A coffee shop that caresPosted: October 8, 2009
blue sky Bakery and Cafe is tucked away on a residential street in Albany Park, and if it weren’t for the chalk sign the cafe puts out every morning, you’d walk right by it. blue sky is a quiet and small cafe, serving fair trade coffee and their own freshly baked goods, and by all appearances, there is nothing to distinguish this coffee shop from the other hundreds or so in Chicago. Don’t be fooled by its humble appearance; blue sky Cafe and Bakery is a non-profit, tax-exempt organization that employs troubled and homeless youth in order to give them job training- so if you’ve been a lazy citizen lately, you can give back to the community just by having a cup of coffee. Simple and instant karma!
blue sky Inn began in 2000, with Lisa Thompson selling her baked goods at farmers markets by operating out of a shared kitchen. blue sky quickly gained a reputation for its freshly baked goods, and last year in May Thompson opened the cafe. Thompson’s original idea was to open an inn (hence the name), a 5 – 8 bedroom bed-and-breakfast that would employ youth as the cooks, gardeners, cleaners, but the investment wasn’t there. Thompson estimates she needs $500,000 to open the bed and breakfast, but because her organization is so small she cannot apply for state or federal grants. Despite a steady increase in business, the cafe is still a long way away from breaking even and still relies heavily on philanthropy.
I sat down with Lisa Thompson the other day, and asked her why she was shunning the capitalistic model. She laughed and said “opening the cafe was never the dream, creating a job environment and opportunities for youth was what I always wanted to do.” The cafe provides “more visibility to the program” than the farmers markets, and rehabilitating the youth in a cafe is perfect since it provides job opportunities in an employment niche “that isn’t concerned with criminal backgrounds” adds Thompson.
I think there are a lot of people trying but I think that the best thing they need are job opportunities. Job workshops and job training is great but I don’t think there is any substitute for actual work experience. It has real consequences, that have customers, demands, schedules, that have fluctuations in day to day scheduling, high pressure situations with deadlines. There is no substitute for that. There are thousands and thousands of young adults in chicago who are willing to work and who need opportunity and they just aren’t available.-Lisa Thompson
Blue Sky employs 2 youth in their program at a time, for 12 week intervals at 25 hours per week, with Tuesday and Sunday off. The youth get paid minimum wage, but they get a raise if they enroll in a GED program. If the youth have a high school diploma, their per hour rate increases to $8.25 (that’s more than I made starting out as a barista at Argo Tea!). The last 2 youth just “graduated”, with one moving on as a retail store manager at Truman College, and the other as a server at the Rehabilitation Institute of Chicago. Of the two newest youth in her program, both come from probation officers and Lisa Thompson says they’re the best she’s had so far, citing their motivation and drive as unparalleled. A total of 5 youth have graduated Thompson’s program, with three completing the program last year.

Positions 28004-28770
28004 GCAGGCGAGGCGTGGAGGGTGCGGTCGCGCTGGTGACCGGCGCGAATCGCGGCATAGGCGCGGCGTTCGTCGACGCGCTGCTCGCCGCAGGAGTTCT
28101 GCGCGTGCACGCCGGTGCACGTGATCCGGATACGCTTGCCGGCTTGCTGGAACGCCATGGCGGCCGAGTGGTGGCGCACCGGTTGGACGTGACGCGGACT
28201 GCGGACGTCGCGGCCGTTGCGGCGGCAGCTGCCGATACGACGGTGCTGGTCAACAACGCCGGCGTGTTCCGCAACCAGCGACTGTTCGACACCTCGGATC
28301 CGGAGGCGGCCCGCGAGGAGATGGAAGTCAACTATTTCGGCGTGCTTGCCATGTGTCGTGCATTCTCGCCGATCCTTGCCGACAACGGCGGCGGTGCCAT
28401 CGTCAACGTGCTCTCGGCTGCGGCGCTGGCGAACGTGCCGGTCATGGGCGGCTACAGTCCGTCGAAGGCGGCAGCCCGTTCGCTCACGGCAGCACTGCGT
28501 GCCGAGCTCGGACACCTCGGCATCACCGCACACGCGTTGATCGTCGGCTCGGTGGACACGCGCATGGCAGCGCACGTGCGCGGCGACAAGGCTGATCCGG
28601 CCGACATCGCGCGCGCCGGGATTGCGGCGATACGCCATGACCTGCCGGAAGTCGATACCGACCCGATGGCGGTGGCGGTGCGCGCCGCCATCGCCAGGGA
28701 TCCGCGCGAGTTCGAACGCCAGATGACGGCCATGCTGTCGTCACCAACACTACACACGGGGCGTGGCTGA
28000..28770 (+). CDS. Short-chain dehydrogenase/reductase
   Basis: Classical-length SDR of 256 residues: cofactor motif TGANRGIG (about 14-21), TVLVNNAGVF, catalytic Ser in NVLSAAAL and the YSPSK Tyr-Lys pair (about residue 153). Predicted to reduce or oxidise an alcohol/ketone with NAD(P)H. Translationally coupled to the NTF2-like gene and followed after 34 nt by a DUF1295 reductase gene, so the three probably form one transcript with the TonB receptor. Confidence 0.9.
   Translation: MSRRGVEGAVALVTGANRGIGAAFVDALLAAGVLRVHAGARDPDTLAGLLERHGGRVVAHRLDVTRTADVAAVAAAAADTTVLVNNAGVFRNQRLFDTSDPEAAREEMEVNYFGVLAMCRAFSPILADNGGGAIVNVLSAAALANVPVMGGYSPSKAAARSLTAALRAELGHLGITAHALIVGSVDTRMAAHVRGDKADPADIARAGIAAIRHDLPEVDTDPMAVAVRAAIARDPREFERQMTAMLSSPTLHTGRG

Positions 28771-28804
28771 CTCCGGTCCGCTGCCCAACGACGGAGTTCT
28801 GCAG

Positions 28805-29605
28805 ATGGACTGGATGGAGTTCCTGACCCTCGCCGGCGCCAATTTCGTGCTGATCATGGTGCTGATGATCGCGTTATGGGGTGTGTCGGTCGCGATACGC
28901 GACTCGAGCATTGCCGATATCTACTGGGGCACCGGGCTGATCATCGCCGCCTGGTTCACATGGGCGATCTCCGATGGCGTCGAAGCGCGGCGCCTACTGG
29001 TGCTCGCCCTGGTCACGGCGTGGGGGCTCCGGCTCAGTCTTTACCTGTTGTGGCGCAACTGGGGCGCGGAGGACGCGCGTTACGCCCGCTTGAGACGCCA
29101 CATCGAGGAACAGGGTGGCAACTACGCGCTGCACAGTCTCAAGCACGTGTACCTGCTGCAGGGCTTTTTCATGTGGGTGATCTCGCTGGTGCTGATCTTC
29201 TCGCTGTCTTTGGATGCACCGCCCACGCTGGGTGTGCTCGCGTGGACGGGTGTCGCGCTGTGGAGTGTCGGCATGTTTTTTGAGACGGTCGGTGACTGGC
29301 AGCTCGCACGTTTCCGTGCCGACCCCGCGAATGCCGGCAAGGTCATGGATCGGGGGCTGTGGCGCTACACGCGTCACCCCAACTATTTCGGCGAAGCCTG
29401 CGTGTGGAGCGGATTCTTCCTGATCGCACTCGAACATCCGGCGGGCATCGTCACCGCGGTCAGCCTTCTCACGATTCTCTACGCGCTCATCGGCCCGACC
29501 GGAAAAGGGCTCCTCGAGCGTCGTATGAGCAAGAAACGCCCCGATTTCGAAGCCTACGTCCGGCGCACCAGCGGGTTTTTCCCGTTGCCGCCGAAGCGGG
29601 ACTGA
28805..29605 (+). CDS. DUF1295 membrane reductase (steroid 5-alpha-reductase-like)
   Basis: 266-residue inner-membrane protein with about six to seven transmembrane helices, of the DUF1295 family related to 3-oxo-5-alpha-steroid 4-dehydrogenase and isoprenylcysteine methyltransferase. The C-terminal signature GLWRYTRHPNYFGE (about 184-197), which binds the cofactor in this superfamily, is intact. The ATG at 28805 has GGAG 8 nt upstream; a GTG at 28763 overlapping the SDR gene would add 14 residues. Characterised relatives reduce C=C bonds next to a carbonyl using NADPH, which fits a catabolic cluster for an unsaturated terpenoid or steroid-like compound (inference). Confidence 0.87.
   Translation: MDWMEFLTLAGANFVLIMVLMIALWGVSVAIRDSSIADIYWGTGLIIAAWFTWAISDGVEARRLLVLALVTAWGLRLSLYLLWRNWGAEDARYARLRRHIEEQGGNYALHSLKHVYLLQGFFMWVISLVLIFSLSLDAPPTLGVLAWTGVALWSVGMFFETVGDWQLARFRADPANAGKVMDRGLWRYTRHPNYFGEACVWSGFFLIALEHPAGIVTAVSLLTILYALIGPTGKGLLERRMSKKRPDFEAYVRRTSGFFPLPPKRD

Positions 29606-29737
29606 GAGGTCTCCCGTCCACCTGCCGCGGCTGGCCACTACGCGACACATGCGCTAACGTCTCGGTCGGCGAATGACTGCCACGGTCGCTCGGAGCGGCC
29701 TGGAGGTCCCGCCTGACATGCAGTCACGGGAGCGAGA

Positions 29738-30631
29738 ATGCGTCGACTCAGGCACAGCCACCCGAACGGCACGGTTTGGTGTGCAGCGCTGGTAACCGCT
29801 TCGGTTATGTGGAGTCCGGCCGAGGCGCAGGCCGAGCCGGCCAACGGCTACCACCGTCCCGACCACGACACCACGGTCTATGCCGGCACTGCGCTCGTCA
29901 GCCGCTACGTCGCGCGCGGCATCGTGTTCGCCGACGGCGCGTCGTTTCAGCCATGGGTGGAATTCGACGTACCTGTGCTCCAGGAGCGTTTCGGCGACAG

In the past, Thompson would take on youth with learning or mental disabilities, and without case workers, and the trainees would simply vanish after a couple of weeks- youth she doesn’t hire now. “They had the chance, and for some reason they just walked away from it” Thompson says. “If they end up in crisis mode, I don’t want to be the only one they turn to… I don’t want them to depend on me” she adds. Thompson wants to teach these youth all aspects of job training, including proper employer/employee relationships. Thompson estimates she’s trained 25 kids in total, and gotten 4 to enroll in a GED program.
I had a chance to talk to one of the youth Thompson currently employs, 25 year old Aldrea Siler from Minnesota. Siler has enjoyed her experience so far, saying “it’s exciting to come to work every day”. She finds the work relaxing and the cafe atmosphere gives her time to think and concentrate.
I am very fortunate to have a job like this, that continues on and helps you in the end when the program is over, because having felonies makes it hard to find a job.– Aldrea Siler
Siler has every intention of completing the program and says she wants “to stay in the food business, because I like working with food.” Siler plans on attending a small business class at some point:
My dream is to have a soul food restaurant, or some type of seafood restaurant. Hopefully some time in the future, that can happen.
– Aldrea Siler
blue sky Inn takes youth mostly from The Broadway Youth Center as well as case workers and probation officers Thompson has a repertoire with. Thompson did take on a youth referred from the Albany Park Community Center, but the youth disappeared after a couple of weeks. blue sky Inn also conducts an art program for the homeless youth, called blue sky eXpressions.
Besides blue sky Cafe and Bakery, Inspiration Corporation also runs a job training program (Cafe Too) as well as Bright Endeavors, which makes those Dreambean candles you see at farmer’s markets. I spoke briefly with Joe Hollendoner, the Director of the Broadway Youth Center, and he agrees the lack of rehabilitating programs is a problem, “there’s not a lot of employers who are sensitive to homelessness, or programs that provide a tangible work history”.
If you want to read more about Lisa Thompson and the blue sky Inn, here is an interview she did with the Chicagoist last year.